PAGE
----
Following two recent cases involving confused elderly people, police are urging the public to be on the lookout for the onset of dementia in family members.
The Chinese-language United Daily News reported that a 93-year-old Yunlin County farmer surnamed Tu (涂) on Monday went to the local police station in Gukeng Township (古坑) and informed Kao Hai-fu (高海富), the officer on duty, that an old woman was standing in front of his home and she seemed to be lost.
Kao accompanied the man back home and found the woman, who could not remember her name, where she lived, telephone number or other details. All she could remember was that her family name was Tu (涂).
The farmer reacted angrily.
“You are talking nonsense. Tu is my family name. You cannot just use my name like that,” the newspaper quoted him as saying.
Kao then took the couple to nearby residents to see if anyone could identify the woman.
A neighbor told the officer that the couple were husband and wife. Kao thought the neighbor was joking, but after further questioning he said he realized the neighbor was right and the couple were probably both suffering from dementia.
He took them home and after the couple relaxed for a while, they were able to recognize one another, the newspaper said.
Kao later got in touch with their son, who lives nearby, and told him to pay closer attention to his parents.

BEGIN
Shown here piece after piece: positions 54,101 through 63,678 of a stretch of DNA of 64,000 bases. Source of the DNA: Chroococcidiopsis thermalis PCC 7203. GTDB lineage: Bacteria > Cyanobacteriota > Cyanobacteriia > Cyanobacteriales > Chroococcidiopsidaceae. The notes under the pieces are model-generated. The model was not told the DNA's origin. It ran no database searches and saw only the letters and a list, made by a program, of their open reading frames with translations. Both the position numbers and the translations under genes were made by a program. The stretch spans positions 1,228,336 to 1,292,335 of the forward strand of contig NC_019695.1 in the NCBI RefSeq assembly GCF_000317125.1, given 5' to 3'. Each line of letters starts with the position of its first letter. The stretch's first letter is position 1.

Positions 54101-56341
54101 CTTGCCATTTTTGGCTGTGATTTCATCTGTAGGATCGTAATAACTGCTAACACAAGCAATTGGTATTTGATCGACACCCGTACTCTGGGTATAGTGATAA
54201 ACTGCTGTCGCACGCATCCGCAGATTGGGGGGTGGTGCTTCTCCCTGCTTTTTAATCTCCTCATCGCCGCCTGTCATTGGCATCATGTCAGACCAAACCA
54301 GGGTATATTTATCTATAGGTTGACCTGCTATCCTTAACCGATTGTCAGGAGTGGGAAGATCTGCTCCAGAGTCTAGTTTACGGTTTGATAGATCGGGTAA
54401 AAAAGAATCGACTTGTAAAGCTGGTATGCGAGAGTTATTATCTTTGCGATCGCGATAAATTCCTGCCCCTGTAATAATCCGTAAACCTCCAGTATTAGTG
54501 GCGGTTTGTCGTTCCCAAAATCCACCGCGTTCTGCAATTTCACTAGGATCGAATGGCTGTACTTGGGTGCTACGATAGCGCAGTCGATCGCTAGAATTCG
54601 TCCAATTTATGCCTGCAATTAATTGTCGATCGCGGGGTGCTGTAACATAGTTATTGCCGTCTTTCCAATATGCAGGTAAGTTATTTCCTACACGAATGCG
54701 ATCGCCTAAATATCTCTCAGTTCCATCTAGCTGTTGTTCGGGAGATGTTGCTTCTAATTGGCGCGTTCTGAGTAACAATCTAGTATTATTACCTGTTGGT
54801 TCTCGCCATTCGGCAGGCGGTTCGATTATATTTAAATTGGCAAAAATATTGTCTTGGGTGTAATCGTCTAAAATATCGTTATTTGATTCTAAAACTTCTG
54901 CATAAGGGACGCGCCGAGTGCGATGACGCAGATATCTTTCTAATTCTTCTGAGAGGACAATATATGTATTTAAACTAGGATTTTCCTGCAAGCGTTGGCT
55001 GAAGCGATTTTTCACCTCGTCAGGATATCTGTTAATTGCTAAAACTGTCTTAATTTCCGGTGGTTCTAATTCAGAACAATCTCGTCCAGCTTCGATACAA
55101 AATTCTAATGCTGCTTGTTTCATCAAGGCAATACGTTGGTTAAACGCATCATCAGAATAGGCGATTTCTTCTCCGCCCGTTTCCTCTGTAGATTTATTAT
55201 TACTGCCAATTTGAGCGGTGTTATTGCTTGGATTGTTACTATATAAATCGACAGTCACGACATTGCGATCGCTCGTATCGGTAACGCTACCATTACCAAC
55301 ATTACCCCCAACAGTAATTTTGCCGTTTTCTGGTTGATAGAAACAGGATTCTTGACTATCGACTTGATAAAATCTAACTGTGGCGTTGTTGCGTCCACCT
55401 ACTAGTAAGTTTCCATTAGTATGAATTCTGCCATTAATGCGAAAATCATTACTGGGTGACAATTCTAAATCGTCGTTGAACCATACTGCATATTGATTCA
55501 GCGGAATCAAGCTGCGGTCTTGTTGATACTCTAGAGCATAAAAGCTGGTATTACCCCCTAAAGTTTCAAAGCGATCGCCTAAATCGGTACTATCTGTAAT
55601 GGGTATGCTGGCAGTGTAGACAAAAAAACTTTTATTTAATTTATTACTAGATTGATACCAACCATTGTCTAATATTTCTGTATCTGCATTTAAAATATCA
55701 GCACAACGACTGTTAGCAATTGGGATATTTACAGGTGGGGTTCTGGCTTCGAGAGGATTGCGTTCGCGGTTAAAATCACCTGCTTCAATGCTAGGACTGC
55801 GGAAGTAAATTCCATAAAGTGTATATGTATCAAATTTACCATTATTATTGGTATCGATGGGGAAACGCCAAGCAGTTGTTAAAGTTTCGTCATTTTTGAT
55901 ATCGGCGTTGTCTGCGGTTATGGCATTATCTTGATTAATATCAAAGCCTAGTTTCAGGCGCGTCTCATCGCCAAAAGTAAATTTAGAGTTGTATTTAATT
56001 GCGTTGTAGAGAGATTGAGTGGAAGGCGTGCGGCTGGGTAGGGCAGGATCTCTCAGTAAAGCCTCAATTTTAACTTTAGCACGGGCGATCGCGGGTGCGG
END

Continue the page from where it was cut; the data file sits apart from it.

In another case in Chiayi this week, two police officers found a 94-year-old man confused and sitting on a traffic island in a busy intersection, the newspaper reported.
Sinnan Precinct officers Tseng Wei-kuo (曾維國) and Lin Geng-liang (林耿良) were on patrol when they came upon the nonagenarian surnamed Wang (王) on Wufong S Road, with cars and motorcycles whizzing past.
The man was unable to tell the officers where he came from, so they took him back to their station, the paper said.
When they reached the station, they found an elderly woman had called to report that her husband had gone out to buy lunch about noontime and had not returned, the paper said.
Her description of her husband matched the man Tseng and Lin had found, so they returned him to his home and a very relieved wife, it said.
The newspaper report quoted Fang Chen-wen (方楨文), a neurologist at the Yunlin branch of National Taiwan University Hospital, as saying that the symptoms of people with dementia tend to worsen when weather conditions fluctuate or when there are changes in their living environment.
“However, when the weather stabilizes, the dementia symptoms tend to stabilize. It was likely the cold air mass that brought lower temperatures in the past few days that led to an increase in elderly people manifesting symptoms of dementia,” Fang said.
The physician called on family members to pay close attention to their elderly relatives and live with them if possible.
“It is a good idea to have them wear identification tags on a bracelet or necklace that provides their name, address and telephone numbers. This will help identify them if they get lost,” he said.